I've been working on getting out of my comfort zone lately. It hasn't been anything grandiose but I'm learning that the little things can lead to the bigger things. They might not actually lead to the bigger things but they lead to a sense of confidence in our ability to be able to accomplish the bigger things. Want to hear my baby steps so far?
- Using the voice feature on Voxer instead of typing every single thing out
- Making recipes that include ingredients I've never used before
- Purchasing wallpaper for our half bath & entryway (planned on actually putting it up but haven't had the alone time yet to do it--this is an "everyone else out of the house at school" project. Thanks, Snow Week.)
And that's what I accomplished in January. Go ahead and giggle if you wish, especially if you don't mind the recorded sound of your voice & using obscure ingredients. But for me, I love looking back and seeing that I've tried some new things. I'm realizing that I was in a rut where I expected things to fall into my lap with ease or didn't think to do something unless someone else approached me about it. But that's not really how life works, is it? I mean, I suppose life can be lived that way, but I'm not sure how far we would get if we just waited for things to happen. There isn't much room for growth with that sort of mindset.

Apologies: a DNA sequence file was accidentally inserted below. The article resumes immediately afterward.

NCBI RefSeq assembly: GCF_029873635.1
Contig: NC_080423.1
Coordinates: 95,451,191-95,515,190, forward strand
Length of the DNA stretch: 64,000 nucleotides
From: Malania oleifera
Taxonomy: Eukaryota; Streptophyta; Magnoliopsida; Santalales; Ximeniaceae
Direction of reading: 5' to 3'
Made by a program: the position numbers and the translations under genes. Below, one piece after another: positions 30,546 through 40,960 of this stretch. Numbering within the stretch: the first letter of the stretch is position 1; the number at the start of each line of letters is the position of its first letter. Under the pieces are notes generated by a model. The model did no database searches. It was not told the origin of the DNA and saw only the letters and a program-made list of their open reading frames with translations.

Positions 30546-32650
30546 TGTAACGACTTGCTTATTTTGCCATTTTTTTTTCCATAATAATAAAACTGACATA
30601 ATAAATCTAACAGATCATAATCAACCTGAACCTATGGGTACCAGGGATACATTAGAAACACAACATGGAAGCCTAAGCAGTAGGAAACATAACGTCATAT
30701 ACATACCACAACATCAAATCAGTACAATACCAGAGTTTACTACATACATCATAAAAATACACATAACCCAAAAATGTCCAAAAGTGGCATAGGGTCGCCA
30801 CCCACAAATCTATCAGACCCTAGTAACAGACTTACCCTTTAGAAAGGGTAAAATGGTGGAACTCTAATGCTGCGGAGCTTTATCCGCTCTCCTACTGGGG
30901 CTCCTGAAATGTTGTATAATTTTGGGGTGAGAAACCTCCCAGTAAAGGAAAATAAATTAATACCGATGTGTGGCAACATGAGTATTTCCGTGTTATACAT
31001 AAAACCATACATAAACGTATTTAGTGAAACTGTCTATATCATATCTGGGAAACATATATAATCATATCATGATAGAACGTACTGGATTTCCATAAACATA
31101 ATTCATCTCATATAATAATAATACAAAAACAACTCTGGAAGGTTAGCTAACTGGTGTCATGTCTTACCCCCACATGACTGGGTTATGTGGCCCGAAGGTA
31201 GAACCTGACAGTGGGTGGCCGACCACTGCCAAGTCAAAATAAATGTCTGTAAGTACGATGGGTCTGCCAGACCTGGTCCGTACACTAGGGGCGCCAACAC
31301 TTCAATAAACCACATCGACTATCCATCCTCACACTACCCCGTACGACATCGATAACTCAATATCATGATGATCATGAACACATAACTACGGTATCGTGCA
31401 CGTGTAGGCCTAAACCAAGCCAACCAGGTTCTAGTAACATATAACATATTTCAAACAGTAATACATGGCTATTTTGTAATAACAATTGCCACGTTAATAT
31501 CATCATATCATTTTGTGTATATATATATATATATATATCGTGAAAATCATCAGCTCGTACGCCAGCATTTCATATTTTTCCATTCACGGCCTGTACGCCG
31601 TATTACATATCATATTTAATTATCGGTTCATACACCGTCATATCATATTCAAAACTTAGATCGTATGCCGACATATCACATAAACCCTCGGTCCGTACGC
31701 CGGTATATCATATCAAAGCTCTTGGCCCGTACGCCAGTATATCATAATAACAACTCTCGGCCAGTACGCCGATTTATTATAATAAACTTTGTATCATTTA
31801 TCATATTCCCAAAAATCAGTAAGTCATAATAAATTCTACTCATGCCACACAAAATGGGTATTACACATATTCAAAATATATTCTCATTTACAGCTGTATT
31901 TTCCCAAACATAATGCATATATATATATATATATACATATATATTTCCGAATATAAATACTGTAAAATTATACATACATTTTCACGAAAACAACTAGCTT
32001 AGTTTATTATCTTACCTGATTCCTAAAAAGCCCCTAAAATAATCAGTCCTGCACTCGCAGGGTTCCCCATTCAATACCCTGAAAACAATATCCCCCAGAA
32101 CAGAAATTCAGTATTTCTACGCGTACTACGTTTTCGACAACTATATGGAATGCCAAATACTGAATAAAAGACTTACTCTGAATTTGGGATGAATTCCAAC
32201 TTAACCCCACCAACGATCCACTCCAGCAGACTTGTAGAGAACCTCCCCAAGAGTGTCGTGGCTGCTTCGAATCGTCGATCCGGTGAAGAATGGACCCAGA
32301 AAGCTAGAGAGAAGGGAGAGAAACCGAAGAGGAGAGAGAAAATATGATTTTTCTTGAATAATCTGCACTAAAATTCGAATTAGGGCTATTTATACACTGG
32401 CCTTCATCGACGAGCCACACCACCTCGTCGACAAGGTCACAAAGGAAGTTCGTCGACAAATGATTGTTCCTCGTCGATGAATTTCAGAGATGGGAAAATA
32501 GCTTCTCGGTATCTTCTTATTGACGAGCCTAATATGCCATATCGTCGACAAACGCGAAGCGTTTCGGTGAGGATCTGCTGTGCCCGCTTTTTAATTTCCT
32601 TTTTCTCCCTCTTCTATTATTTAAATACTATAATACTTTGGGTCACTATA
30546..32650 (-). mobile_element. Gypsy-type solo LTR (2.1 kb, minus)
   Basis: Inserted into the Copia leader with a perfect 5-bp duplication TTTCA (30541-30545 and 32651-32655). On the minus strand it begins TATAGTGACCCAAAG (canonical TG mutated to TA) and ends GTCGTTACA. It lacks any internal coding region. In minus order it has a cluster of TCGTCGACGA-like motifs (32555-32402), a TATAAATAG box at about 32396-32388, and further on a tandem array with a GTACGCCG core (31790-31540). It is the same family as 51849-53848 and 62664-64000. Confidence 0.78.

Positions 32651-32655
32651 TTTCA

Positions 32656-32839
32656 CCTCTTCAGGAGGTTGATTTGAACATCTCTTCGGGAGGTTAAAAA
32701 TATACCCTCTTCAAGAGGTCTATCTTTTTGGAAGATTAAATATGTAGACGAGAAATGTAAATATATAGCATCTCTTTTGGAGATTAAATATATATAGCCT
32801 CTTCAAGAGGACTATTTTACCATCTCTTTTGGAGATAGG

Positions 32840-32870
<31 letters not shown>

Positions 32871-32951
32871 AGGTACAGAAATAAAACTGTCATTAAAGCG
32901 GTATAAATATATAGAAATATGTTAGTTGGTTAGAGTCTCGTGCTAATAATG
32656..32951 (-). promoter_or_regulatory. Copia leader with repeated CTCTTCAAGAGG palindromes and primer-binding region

Over some span of time, it feels like our society has come around to this unrealistic thought that if you aren't doing something that brings you instant gratification and happiness, then you should move on to the next thing. Do you know the ramifications of living that way? A string of unaccomplished goals and dreams that never became reality. So much of the good in life takes effort. It takes time. One of my favorite fitness professionals, Robin Long at The Balanced Life, shared this quote the other day--"People do not decide their futures. They decide their habits and their habits decide their futures." (F.M. Alexander) That really hit home for me. We DECIDE our habits. We CHOOSE our habits. Sometimes we treat our habits like they chose us or like our life chose our habits. "It is what it is," right? No, no, no. In this age of social media being such a major source of connection & communication, it feels like it's become even easier to justify our actions because someone "liking" our picture or status or commenting that they agree means that we aren't alone and if we aren't alone, then that must mean that what we are doing is fine. It's normal.
But are being "fine" and "normal" always the best measurement for our decisions? I'm going with a pretty strong "no". It's "normal" to be on your phone & social media a lot but does that mean it's a good decision? It's "normal" for moms to drink a lot of coffee & not enough water, but does mean it's a good decision?